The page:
Bighorn Sheep

photo by Andrew McKinlay CC BY-NC

Bighorn Sheep live in alpine meadows and on mountain slopes throughout western North America. Males have large curving permanent horns. The females' horns are much smaller. Bighorn Sheep are the largest wild sheep in North America and weigh up to 300 lb and are 3-3.5 ft tall. They have gray-brown fur on their back and head with a white belly, rump patch, muzzle and the backs of their legs.

Bighorn Sheep's feet are specially adapted to high-cliff living. The hard outer hooves catch narrow rock protrusions while the soft inner pads cling to stone, helping them to bound up to 20 ft from ledge to ledge. They eat grass and clover as well as some woody plants like Willow and Sagebrush. They can sometimes be seen at salt licks or licking salt off roads.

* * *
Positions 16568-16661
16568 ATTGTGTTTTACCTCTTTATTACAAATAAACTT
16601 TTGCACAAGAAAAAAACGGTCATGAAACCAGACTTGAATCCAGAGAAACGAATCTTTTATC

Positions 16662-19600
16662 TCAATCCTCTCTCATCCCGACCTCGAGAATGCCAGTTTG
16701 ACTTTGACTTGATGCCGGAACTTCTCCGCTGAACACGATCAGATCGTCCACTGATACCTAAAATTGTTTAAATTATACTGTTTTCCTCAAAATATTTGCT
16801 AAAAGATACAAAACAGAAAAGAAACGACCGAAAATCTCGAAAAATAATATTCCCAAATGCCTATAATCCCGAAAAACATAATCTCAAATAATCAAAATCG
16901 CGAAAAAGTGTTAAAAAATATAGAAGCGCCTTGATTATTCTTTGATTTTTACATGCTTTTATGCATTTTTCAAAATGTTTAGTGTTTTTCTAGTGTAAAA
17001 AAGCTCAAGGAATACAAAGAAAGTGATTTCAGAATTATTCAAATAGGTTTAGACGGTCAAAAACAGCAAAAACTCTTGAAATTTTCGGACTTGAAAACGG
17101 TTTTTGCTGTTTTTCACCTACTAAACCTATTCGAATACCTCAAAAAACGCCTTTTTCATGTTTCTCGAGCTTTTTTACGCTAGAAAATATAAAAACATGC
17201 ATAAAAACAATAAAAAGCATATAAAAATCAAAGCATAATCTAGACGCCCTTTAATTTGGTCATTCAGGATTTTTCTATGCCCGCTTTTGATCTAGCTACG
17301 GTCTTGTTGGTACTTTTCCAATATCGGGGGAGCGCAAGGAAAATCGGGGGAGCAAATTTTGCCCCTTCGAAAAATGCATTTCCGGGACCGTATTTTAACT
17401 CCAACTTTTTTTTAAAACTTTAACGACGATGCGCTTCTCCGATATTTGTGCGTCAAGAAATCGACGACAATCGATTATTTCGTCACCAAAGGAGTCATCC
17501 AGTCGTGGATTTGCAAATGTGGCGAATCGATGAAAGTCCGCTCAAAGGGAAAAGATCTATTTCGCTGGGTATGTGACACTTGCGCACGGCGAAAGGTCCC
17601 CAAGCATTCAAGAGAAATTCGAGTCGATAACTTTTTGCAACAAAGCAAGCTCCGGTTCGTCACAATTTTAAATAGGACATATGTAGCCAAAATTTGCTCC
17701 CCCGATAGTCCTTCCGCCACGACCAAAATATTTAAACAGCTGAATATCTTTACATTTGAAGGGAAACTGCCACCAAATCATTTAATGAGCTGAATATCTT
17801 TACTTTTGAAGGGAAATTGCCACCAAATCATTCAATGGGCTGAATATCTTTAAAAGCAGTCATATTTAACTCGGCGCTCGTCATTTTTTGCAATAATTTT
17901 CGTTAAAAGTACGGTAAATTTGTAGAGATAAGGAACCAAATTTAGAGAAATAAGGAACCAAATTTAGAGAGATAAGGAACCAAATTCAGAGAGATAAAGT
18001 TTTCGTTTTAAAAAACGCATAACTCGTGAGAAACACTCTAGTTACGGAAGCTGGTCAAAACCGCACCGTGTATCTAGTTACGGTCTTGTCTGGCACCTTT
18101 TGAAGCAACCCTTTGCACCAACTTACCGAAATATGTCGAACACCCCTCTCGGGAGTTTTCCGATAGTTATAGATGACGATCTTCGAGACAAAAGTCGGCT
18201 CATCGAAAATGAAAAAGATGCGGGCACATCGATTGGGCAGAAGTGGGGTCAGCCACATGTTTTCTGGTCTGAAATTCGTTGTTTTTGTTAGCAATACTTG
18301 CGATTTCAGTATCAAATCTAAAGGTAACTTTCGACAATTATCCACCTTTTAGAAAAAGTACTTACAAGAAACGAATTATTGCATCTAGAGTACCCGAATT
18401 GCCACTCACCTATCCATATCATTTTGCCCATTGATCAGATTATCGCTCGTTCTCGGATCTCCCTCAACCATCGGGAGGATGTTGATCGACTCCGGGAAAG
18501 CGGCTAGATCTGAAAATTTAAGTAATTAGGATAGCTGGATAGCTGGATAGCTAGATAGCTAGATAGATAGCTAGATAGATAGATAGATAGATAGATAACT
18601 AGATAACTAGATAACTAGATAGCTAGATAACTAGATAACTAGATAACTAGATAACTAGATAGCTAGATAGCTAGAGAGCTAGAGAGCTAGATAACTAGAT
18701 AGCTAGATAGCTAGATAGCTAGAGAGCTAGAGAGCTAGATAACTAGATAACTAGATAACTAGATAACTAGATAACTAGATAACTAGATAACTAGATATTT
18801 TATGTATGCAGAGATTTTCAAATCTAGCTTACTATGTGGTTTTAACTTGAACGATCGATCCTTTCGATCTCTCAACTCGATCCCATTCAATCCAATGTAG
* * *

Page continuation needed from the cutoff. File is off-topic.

Bighorn Sheep are social animals living in groups, but the males and females only mingle during the fall mating season. The males have head-butting contests in the fall to establish dominance. The winner mates with more females. The ewes have their babies in the spring on cliffs that are hard to reach. The babies can walk and climb on their first day.

Could it be? Arizona's Desert Bighorns are adapted to the desert and can go more than 10 days without water, even in summer. They are smaller and slightly lighter-colored than Rocky Mountain Bighorns. Mountain Goats have long creamy white fur and thin black horns that point backwards over their head but don't curl.

Did you know? Bighorn Sheep have very good eyesight and can detect movement at over half a mile.

See Also: Mountain Goat